Classes and OOP in Python – Part 1

Classes are Python’s main object-oriented programming (OOP) tool. Classes are created with the statement class.

Classes generate one or more objects. Every time we call a class, we generate a new object with a distinct namespace. Each object generated from a class has access to the class’s attributes and gets a namespace of its own.

Note:
By redefining a class attributes you create a subclass.

Objects made with classes can be sliced, concatenated, indexed, and so on.

Classes will usually have functions attached to them, and the instances will have more basic data items used by the class’s functions.

The main thing to remember here is:

  • Each class statement generates a new class object
  • Each time a class is called, it generates a new instance object
  • Instances are automatically linked to the classes from which they are created

Note:
Attributes attached to instances pertain only to those single instances, but attributes attached to classes are shared by all their subclasses and instances.

When a def appears inside a class like this, it is usually known as a method, and it automatically receives a special first argument called self by convention. The self provides a handle back to the instance to be processed. Any values you pass to the method yourself go to arguments after self.

Attributes of classes and instances are not declared ahead of time, but spring into existence the first time they are assigned values.

Basic example:

>>> class MainClass:
...     def setdata(self, value):
...             self.data = value
...     def display(self):
...             print(self.data)
... 
>>> 

The first line class MainClass: – header line that lists the class name.
The next four lines make up the body of the class and it contains two functions that define the behavior of the class.

The def is an assignment and it assigns function objects to the names setdata and display in the class statement’s scope, and so generates attributes attached to the class (MainClass.setdata and MainClass.display).

Note:
Any name assigned at the top level of the class’s nested block becomes an attribute of the class.

Functions inside a class are called methods. So, we have two methods here! They can have defaults, return values, yield items on request, and so on.

So, we created the class (the MainClass) but now we have to create at least two instances.

>>> A = MainClass()
>>> B = MainClass()

At this point we have three objects, one class and two instances:

# First object (class)
>>> class MainClass:
...     def setdata(self, value):
...             self.data = value
...     def display(self):
...             print(self.data)
... 
>>> # Second object (instance)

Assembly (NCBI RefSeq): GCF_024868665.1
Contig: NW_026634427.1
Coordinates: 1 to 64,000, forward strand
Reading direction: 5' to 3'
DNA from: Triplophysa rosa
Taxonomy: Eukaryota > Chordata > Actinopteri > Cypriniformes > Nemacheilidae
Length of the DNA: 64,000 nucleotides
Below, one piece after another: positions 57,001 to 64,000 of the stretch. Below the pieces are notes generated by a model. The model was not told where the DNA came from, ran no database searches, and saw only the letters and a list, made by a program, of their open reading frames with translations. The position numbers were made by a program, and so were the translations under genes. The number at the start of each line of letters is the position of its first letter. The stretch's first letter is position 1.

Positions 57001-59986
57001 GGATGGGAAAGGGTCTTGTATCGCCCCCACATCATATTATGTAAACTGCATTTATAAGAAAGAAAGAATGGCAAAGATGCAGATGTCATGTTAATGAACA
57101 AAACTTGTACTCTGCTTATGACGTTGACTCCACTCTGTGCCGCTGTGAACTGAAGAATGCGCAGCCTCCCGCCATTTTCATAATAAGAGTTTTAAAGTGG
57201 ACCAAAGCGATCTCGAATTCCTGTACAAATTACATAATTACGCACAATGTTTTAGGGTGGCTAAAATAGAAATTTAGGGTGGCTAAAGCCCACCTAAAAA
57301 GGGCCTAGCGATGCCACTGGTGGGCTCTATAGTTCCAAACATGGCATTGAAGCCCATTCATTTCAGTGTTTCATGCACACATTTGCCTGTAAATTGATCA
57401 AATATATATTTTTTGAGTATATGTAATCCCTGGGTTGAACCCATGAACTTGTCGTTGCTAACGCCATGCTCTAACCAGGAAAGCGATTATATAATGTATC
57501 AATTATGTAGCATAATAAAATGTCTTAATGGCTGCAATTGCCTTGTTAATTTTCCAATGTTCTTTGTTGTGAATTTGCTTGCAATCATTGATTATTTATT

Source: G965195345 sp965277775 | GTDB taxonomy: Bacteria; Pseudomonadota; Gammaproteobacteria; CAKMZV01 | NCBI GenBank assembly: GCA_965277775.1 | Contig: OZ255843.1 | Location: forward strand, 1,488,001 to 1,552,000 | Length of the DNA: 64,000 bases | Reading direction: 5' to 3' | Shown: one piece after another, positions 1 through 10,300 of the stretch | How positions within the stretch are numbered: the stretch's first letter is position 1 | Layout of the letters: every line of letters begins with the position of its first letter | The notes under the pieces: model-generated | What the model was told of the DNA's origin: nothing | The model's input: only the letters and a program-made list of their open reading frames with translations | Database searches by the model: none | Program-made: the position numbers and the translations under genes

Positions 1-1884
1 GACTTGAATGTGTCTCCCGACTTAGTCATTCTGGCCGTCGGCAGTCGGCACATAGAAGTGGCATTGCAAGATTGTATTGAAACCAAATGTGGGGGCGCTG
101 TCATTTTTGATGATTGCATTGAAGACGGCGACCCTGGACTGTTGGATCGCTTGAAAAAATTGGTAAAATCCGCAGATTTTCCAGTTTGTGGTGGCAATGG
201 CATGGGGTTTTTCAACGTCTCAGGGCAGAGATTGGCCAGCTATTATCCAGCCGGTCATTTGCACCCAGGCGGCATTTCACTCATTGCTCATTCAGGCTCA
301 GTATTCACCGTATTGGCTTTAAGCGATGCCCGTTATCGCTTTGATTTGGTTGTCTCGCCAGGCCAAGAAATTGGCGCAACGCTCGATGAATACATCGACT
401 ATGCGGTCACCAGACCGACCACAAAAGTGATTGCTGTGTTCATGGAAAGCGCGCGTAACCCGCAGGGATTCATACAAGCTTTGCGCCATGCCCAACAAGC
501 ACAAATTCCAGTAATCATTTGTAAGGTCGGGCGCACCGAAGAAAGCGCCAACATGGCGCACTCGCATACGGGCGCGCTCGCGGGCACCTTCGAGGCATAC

>>>A = MainClass()
>>>
>>># Third object (instance)
>>> B = MainClass()

As you can see, the two instances start out empty but have links back to the class from which they were generated.

>>> A.setdata('Dan')
>>> B.setdata(40)

Neither A nor B has a setdata attribute of its own, so to find it, Python follows the link from instance to class; in Python this is called inheritance.

Now if we want to print the data in the terminal we will have:

>>> class MainClass:
...     def setdata(self, value):
...             self.data = value
...     def display(self):
...             print(self.data)
... 
>>> A = MainClass()
>>> B = MainClass()
>>> 
>>> A.setdata('Dan')
>>> B.setdata(40)
>>> 
>>> A.display()
Dan
>>> B.display()
40
>>>

As I said before, in Python you can code hierarchies of classes with specialized behavior by redefining attributes in subclasses that appear lower in the hierarchy. In this way we override the more general definitions of those attributes higher in the tree. The further down the hierarchy we go, the more
specific the software becomes.

To make a class inherit attributes from another class, just list the other class in parentheses in the new class statement’s header line. The class that inherits is called a subclass, and the class that is inherited from is its superclass.

Each instance gets names from the class it’s generated from, as well as all of that class’s superclasses.

Let’s try to illustrate the role of inheritance by extending our example:

>>> class ChildOneClass(MainClass):
...     def display(self):
...             print('Current value = "%s"' % self.data)

The ChildOneClass defines the display() method to print with a different format. By defining an attribute with the same name as an attribute in MainClass, the ChildOneClass replaces the display attribute in its superclass.

>>> C = ChildOneClass()
>>> C.setdata(41)
>>> C.display()
Current value = "41"

The code in the ChildOneClass is completely external to the MainClass . It doesn’t affect existing or future MainClass objects.

>>> A.display()
Dan
>>> B.display()
40
>>> C.display()
Current value = "41"

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